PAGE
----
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Jonah for today’s church (3)

November 2016 | by William Wade

Mercy is a quality rarely seen in the world today. Instead, we see a competitive spirit, a ‘get all you can, while you can’ attitude. Thankfully, when we look at the God of the Bible, we see mercy.

‘Now the word of the Lord came to Jonah the second time, saying, Arise, go to Nineveh, that great city, and preach to it the message that I tell you. So Jonah arose and went to Nineveh, according to the word of the Lord. Now Nineveh was an exceedingly great city, a three-day journey in extent. And Jonah began to enter the city on the first day’s walk. Then he cried out and said, Yet forty days, and Nineveh shall be overthrown!’ (Jonah 3:1-4).

The word of the Lord comes to Jonah a second time. How refreshing to see here a God who is rich in mercy towards a rebellious-turned-repentant prophet!

God can bring his word to us a second time. Have you ever let an opportunity to serve God slip, or worse, flatly refused to do what God has called you to do? God does not throw us on a heap of washed-up ‘could-have-beens’. He can bring his word to us a second time.


Jonah is seen in this portion of Scripture fulfilling his original mandate. He preaches in the streets of Nineveh. It is worth noting here that Jonah was not called to save the city. He was called to be obedient with the message.

It can leave us feeling disheartened when we step out and attempt great things for God, only to be left not seeing the multitudes respond in faith. Success is not revival, or filling stadiums with throngs hearing the gospel; success is obeying God. The rest is up to him, and his ongoing work on a human heart. Jonah was successful in Nineveh before they repented, not because they repented.

‘So the people of Nineveh believed God, proclaimed a fast, and put on sackcloth, from the greatest to the least of them. Then word came to the king of Nineveh; and he arose from his throne and laid aside his robe, covered himself with sackcloth and sat in ashes. 

And he caused it to be proclaimed and published throughout Nineveh by the decree of the king and his nobles, saying, Let neither man nor beast, herd nor flock, taste anything; do not let them eat, or drink water. But let man and beast be covered with sackcloth, and cry mightily to God; yes, let every one turn from his evil way and from the violence that is in his hands.

‘Who can tell if God will turn and relent, and turn away from his fierce anger, so that we may not perish?’ (Jonah 3:5-9).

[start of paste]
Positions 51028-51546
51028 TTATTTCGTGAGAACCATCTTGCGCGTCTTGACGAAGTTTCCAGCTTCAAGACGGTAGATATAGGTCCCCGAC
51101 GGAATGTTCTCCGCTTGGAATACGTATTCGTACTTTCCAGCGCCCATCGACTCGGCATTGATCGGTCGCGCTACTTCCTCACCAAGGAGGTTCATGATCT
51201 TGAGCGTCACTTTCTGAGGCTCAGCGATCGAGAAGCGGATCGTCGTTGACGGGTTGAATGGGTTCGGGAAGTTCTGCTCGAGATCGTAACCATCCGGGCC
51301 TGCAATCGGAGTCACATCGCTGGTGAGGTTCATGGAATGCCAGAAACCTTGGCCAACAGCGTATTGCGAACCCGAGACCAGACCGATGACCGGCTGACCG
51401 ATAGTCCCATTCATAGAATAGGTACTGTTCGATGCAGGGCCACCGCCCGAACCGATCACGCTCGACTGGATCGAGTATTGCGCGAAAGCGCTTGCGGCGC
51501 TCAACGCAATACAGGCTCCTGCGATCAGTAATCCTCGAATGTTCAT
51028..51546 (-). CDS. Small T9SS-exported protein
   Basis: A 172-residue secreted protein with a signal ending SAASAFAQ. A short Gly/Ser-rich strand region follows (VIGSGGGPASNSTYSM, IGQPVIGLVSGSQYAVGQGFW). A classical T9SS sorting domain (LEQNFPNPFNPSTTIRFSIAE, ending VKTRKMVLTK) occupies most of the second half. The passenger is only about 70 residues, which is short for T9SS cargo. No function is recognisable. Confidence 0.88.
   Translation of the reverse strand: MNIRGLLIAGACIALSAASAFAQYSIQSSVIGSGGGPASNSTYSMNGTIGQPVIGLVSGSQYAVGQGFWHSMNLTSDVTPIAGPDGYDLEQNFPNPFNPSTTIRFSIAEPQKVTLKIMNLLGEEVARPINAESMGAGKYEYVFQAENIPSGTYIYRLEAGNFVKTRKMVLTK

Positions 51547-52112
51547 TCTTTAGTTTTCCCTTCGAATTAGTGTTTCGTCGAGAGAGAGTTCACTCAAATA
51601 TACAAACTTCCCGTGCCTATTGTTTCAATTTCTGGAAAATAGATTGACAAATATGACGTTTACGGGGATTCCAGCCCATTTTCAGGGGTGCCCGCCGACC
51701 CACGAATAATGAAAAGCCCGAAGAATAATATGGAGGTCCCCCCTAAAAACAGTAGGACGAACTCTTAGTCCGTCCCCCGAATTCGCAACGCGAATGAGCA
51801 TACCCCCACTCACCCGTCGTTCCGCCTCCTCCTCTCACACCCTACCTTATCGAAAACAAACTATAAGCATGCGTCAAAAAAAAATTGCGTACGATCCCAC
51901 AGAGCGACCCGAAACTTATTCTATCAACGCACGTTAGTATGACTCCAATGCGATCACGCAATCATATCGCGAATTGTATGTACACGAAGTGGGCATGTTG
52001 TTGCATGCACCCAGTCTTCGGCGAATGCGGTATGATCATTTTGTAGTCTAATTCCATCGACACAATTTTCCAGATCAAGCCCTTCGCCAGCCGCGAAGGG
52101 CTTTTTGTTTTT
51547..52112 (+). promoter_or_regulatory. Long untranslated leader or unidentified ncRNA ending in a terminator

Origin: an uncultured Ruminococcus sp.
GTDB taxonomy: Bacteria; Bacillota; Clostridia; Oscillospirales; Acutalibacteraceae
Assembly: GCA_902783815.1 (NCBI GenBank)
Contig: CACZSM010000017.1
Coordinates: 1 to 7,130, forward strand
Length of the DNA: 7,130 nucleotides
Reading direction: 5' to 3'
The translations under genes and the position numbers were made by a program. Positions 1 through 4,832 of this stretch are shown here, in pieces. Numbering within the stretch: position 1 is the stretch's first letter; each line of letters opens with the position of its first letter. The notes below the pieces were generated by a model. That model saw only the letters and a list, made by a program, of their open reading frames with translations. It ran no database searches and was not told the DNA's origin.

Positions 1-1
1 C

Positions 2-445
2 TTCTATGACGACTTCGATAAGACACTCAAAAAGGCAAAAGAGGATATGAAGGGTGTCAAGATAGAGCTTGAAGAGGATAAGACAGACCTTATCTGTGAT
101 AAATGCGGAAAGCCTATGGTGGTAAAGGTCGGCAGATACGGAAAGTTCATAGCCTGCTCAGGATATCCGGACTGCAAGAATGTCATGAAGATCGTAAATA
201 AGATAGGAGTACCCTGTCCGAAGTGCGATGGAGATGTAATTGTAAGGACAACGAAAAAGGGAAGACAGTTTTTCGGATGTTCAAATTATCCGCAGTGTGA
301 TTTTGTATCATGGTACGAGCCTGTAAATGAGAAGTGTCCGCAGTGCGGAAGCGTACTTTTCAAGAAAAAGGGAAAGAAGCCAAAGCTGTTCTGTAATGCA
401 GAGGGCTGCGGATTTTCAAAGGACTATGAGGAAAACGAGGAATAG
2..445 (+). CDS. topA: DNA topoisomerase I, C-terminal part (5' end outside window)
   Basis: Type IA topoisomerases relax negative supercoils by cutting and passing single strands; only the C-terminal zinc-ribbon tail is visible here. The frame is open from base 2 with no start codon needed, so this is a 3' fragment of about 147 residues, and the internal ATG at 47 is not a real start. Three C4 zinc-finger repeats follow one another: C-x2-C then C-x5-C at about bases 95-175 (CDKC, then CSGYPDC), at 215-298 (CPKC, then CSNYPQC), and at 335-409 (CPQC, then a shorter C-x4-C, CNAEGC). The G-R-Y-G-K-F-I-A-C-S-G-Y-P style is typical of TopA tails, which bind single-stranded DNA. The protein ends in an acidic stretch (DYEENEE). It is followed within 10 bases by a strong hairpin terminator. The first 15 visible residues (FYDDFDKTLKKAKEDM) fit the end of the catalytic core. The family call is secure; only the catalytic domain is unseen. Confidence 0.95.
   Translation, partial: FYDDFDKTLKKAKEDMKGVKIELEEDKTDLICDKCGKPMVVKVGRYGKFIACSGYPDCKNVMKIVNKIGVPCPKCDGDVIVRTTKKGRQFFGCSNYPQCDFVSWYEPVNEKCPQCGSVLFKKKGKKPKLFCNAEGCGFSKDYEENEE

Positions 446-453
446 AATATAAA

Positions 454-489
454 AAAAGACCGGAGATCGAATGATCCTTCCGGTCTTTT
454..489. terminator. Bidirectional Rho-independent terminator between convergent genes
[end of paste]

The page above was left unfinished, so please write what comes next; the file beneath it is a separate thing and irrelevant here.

The Ninevites do the unthinkable, they repent! This was not a forced repentance from the king down; this was a city gripped under the con-viction of God. Jonah’s message made the difference.

Small hinges

Have you ever thought of how often church history swings on relatively small hinges — the apostle Paul’s journey into Macedonia; Patrick’s return to Ireland; Luther’s nailing of theses on a church door in Wittenberg; Billy Graham attending a Mordecai Ham gospel mission?

Jonah’s journey into Nineveh is one of those events which turns out to be far more significant than first imagined. Who knows what would happen if every Christian in the United Kingdom chose to speak of their faith, or chose to have a three-day fast for their community to experience the mercy of God, or decided to commit to a local church?

The truth is, until we actually take a step in the direction God is calling us to go, we will never know the impact our lives could have. We read in verse 10 that ‘then God saw their works, that they turned from their evil way; and God relented from the disaster that he had said he would bring upon them, and he did not do it’.

The Lord had every right to bring his judgment upon the people of Nineveh, yet he chose mercy. I wonder if the British church is viewed by the British people as a church that displays mercy?

In the end, Jonah’s ministry displayed obedience, which in turn paved the way for the God of mercy to reign in Nineveh. Would to God that we as a church today might be obedient to our heavenly Father, and in so doing pave the way for the God of mercy to visit our shores once more.

William Wade is an Army Scripture Reader, with SASRA, in Colchester